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Physicist Will Leave A Vacuum


Dee Ann Rexroat '82

Professor Dick Jacob (left) receives emeritus status during commencement in June, accompanied by colleague Lyle Lichty as Dennis Moore, dean of the college, reads the citation.

Anyone who took his physics courses during the past 33 years knows an A from Dick Jacob was well-deserved. Now Jacob has entered retirement fully feted by the college, an honor also well-deserved

In his quiet way, Jacob contributed significantly to Cornell. He taught most of the courses in the physics curriculum, as well as courses in computer science and mathematics. In the mid-1970s Jacob became one in a group of faculty members including Don Bailey and Ed Hill who founded Cornell’s computer science program. At that time Jacob also became a part-time academic computing administrator. When there were computer problems, Jacob was the one to troubleshoot the system. Lightning strikes often meant a trip to campus for him.

Jacob is famous for his organization and impeccable records. His colleague, emeritus physics professor Harlan “Cot” Graber, calls Jacob Cornell’s Mr. Neatness, or “Felix Unger raised to the 4th power.” Both Jacob and Graber were active in Phi Beta Kappa and Jacob has agreed to serve as secretary into retirement.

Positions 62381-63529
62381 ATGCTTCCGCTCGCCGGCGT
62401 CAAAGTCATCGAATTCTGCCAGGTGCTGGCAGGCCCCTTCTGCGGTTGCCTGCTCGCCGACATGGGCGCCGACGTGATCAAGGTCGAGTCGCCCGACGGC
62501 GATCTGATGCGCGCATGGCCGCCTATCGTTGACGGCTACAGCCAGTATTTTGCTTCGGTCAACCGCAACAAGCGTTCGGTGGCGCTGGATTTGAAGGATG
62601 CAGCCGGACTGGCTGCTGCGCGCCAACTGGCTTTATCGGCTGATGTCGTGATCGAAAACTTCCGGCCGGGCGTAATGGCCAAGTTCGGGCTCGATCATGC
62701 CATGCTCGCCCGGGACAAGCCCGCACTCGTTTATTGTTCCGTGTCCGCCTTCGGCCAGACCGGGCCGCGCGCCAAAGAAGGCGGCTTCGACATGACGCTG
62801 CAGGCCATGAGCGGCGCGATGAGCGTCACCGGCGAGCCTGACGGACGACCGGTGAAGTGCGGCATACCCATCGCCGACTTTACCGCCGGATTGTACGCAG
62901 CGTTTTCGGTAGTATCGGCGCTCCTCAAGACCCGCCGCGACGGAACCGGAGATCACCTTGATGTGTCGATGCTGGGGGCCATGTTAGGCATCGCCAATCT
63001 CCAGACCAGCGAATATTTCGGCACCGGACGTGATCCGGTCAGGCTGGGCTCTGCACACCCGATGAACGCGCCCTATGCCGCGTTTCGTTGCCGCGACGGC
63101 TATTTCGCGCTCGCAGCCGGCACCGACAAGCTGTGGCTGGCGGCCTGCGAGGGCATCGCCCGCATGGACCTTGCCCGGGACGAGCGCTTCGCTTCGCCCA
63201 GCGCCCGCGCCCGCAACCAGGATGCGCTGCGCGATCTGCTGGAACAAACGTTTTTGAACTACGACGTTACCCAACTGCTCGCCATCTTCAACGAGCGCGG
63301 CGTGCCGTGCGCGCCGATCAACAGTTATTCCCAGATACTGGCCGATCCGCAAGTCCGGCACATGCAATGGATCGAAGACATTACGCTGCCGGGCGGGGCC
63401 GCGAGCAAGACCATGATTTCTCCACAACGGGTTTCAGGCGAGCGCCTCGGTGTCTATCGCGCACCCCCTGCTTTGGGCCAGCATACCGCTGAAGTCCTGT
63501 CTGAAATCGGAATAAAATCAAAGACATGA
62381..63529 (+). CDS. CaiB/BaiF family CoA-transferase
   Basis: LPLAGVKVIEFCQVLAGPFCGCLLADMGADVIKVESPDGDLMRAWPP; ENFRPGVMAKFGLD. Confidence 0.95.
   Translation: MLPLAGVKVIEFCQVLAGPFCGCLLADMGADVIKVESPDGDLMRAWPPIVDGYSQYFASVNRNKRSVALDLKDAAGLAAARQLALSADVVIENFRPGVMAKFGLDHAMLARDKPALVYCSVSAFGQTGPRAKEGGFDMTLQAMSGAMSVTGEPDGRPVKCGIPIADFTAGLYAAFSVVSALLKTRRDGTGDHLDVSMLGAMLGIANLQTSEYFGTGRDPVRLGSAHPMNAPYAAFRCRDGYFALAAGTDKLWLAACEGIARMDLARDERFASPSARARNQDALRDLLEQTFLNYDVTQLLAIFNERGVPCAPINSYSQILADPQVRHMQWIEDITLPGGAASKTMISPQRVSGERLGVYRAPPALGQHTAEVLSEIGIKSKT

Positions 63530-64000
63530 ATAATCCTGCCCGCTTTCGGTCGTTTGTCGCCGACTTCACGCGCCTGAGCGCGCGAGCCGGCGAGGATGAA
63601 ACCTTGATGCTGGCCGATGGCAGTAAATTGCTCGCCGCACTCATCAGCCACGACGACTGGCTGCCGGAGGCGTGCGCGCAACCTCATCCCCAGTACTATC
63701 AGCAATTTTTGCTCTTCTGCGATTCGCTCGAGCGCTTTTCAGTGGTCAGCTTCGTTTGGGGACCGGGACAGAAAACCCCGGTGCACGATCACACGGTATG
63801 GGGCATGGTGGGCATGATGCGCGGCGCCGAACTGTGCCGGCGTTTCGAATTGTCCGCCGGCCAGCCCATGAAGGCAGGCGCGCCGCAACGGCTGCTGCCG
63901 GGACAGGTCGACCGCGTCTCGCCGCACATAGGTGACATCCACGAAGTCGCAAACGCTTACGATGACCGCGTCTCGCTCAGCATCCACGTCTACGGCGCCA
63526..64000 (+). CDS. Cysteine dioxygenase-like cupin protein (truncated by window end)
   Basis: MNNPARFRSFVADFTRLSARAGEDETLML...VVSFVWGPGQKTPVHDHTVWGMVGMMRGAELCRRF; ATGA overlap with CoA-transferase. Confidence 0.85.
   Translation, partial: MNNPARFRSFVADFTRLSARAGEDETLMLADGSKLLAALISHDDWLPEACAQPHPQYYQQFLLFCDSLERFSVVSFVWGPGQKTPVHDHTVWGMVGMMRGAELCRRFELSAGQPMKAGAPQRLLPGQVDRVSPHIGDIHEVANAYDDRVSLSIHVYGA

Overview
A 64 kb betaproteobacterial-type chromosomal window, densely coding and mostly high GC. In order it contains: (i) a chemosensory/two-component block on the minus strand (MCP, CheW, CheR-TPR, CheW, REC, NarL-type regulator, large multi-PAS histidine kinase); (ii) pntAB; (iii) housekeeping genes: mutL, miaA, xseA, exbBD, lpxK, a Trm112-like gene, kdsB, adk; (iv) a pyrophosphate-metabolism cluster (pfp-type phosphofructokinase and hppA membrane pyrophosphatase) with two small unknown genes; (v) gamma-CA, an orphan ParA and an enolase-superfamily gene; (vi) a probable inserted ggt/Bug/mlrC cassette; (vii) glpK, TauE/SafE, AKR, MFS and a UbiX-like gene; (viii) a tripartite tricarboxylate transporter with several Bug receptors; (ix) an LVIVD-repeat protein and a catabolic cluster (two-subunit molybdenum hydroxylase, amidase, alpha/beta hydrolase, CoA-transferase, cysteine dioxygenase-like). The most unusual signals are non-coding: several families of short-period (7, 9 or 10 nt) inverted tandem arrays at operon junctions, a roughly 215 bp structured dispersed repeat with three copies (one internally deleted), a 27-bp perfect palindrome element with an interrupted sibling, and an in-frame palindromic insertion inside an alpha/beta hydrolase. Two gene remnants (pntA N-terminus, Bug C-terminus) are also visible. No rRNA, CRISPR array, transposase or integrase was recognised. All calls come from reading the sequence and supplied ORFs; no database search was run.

That is typical of his devotion to Cornell.

“In later years Dick has taught here in a kind of phased retirement mode, which has meant that he reduced his time to only 100 percent,” remarked Dean of the College Dennis Moore at Jacob’s retirement dinner. “Among the faculty, Dick is famous as a person who has kept better committee records than the dean’s office, but to me Dick will always be a bright-eyed teacher of science.”


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